Pricing guide


Original paintings in
oils and acrylics

Tips on Drawing and Painting with Acrylics.

This is a preview. See much more from the link at the bottom of the page which takes you to a full blog tutorial about drawing and painting from beginners to artists of all levels. New information is added to my blog from time to time. I am simply sharing what I have learned in over a half a century of drawing and painting. We painters never stop learning.

Let's start with values

Values in drawing or painting are more important than colors. Objects get lighter as they go into the background. An object in the foreground is always stronger than an object in the background. A good way to learn values is to paint in two colors, raw umber and white for example or grey and white. Add white as you go deeper into the background. This produces a value change. Values create depth and give the work a more three dimensional look.

Second Time Around

Very often I come across something, such as an old grey broken rundown house on a dirt road that really turns me on and is just waiting to be painted. I am not always prepared to capture it at the time and so I go back for it another day. Almost always I never get the same feeling that I had before. It's even worse when I finally photograph it and return to start the painting. Some paintings never get started because of it.

The subject more than often loses its charm the second time around. The original excitement is gone. Record it the first time using camera, sketchpad or paint.

A photo can be drab and unexciting and I have to try and imagine what it was that turned me on in the first place. I'm told that this is common. You never see the same charm that second time around as you did the first time you saw it. However, using artistic license you can bring back the charm and mystic by changing it just a bit and adding your own thoughts to the work as you paint. Done properly, and with your original reflection on the subject, it can again come alive.

Professional and seasoned amateur photographers know how to capture the charm but most of us who paint only use the camera as a tool for painting, and we don't always get the best photos. I use the camera mainly for detail.

Painting with Acrylics. Getting Started.

Here is a step by step tutorial showing how I painted this painting in acrylics. First I drove out of town to where I spotted an old abandoned farmhouse. With the digital camera I took many shots of the property. They were put into the computer and one with good composition was printed for detail.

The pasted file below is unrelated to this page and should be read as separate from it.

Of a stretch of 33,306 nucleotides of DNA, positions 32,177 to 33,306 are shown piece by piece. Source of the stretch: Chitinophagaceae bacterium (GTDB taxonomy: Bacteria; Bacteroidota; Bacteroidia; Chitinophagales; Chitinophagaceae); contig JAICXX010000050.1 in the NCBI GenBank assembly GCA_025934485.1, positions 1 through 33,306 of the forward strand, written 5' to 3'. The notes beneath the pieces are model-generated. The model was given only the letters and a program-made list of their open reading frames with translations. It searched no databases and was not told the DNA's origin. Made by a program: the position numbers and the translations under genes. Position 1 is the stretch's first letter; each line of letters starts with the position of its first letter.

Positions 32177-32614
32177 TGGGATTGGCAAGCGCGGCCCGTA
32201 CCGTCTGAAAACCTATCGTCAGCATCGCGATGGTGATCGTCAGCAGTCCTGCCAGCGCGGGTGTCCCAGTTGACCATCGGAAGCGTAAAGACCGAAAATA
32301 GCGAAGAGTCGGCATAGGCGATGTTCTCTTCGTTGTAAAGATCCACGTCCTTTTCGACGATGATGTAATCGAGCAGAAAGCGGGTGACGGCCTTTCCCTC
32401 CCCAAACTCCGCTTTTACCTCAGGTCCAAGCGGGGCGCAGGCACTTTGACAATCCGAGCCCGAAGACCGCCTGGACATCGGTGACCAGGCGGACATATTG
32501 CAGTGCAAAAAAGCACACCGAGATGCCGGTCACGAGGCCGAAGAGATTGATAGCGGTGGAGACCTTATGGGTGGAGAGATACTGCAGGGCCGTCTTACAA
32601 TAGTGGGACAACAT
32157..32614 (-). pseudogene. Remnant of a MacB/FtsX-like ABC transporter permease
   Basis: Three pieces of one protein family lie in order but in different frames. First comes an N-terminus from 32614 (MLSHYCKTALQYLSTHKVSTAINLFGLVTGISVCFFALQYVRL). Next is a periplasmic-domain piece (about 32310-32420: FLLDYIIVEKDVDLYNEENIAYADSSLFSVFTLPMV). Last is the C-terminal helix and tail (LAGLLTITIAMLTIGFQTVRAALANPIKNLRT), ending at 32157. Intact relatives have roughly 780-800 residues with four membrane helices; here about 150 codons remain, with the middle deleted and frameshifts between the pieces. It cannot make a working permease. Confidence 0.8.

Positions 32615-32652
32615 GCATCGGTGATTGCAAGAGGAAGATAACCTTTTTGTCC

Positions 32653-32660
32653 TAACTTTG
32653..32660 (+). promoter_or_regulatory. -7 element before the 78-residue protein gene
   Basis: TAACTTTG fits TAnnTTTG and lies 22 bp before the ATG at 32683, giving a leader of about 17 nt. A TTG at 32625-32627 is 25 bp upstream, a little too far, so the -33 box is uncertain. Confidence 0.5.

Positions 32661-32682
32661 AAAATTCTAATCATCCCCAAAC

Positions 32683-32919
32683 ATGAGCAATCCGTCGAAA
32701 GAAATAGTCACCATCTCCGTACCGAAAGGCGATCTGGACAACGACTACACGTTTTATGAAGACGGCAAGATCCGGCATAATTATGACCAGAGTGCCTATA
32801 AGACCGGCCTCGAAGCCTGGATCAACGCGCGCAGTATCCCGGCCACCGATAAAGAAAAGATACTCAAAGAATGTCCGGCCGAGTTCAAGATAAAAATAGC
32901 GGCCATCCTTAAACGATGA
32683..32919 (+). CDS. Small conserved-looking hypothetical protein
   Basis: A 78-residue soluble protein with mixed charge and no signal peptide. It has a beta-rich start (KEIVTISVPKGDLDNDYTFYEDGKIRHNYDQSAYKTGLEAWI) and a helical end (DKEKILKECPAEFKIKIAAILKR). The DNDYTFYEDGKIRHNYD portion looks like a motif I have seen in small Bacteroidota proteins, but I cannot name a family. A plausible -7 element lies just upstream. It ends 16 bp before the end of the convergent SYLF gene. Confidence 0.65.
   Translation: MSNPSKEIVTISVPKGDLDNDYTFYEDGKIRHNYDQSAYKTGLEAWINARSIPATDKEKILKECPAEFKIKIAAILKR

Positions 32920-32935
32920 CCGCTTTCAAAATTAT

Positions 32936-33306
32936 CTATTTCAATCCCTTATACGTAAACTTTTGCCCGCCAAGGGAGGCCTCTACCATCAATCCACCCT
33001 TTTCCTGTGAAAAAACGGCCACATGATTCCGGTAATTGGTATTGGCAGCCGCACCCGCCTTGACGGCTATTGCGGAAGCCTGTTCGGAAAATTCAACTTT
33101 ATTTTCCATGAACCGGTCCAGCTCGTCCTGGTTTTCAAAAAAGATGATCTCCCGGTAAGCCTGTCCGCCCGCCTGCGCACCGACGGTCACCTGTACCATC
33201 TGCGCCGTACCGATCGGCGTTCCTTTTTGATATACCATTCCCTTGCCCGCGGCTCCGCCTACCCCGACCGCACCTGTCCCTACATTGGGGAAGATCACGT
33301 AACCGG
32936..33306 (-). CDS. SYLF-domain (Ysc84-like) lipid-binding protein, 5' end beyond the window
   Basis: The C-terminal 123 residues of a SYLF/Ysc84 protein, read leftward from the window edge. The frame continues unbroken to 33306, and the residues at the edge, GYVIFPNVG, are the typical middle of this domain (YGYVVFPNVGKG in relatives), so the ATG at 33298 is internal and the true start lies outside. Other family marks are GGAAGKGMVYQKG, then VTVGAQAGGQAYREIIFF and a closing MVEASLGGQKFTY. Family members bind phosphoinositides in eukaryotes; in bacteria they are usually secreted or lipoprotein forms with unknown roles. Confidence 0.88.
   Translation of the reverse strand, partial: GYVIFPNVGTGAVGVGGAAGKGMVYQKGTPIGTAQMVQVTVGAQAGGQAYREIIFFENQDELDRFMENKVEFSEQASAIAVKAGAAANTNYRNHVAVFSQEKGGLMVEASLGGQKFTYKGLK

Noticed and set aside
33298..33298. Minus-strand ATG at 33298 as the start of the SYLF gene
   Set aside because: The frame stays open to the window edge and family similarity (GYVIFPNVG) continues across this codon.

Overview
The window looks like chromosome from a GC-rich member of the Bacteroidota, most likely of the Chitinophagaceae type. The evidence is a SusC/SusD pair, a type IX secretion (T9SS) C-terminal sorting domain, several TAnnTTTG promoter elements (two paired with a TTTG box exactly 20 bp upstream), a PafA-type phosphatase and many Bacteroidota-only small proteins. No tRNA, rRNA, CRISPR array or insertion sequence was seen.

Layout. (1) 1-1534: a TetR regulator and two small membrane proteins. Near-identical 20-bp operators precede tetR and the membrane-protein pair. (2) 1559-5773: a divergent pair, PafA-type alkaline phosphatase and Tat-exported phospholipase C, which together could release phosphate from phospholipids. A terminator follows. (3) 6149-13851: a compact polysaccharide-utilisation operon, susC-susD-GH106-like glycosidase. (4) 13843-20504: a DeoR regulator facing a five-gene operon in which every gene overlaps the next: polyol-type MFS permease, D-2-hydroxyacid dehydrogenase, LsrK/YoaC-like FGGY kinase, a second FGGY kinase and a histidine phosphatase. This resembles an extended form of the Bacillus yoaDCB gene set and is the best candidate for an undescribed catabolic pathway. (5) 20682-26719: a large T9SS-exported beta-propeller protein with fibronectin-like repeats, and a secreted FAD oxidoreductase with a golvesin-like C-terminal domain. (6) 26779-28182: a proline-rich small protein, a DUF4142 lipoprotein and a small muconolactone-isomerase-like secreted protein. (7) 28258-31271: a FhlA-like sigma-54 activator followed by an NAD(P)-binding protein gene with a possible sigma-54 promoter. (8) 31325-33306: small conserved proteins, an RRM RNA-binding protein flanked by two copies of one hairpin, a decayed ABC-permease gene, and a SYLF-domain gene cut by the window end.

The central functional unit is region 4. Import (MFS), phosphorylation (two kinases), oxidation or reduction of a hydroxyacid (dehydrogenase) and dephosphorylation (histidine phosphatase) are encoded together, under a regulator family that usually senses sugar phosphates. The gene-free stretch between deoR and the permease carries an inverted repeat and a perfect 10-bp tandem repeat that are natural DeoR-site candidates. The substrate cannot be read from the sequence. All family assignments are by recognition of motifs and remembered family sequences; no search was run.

From the print I first did the drawing. Using a set of pointers I scaled the objects from the print. This is how I do any subject for accuracy, especially portraits. Getting the drawing right is half the battle. It's the foundation.

Using colors red, yellow, blue, purple, burnt sienna and white, I mixed until I got various shades of grey suitable for the first stage. I then covered the canvas applying the brush strokes to agree with the direction of the wood grain in the structure. At this stage I am applying only a thin wash and if I can still see the drawing under the paint, all the better. I always try not to lose my drawing until near the end when I no longer need it.

Acrylics dry very quickly. That's why some subjects are better painted in oils, such as portraits, when you need them wet to work. However, to keep acrylics moist all you need is a misting bottle and a flat container with an airtight lid large enough to hold your palette. I use glass over paper towels in a plastic container that is meant for keeping the air from food. You can buy them anywhere plastic food containers are sold. This way when you finish painting you can preserve your unused paint for weeks by pushing the air tight lid onto the container. By spraying your canvas or panel periodically with water you can keep your work wet as long as you wish.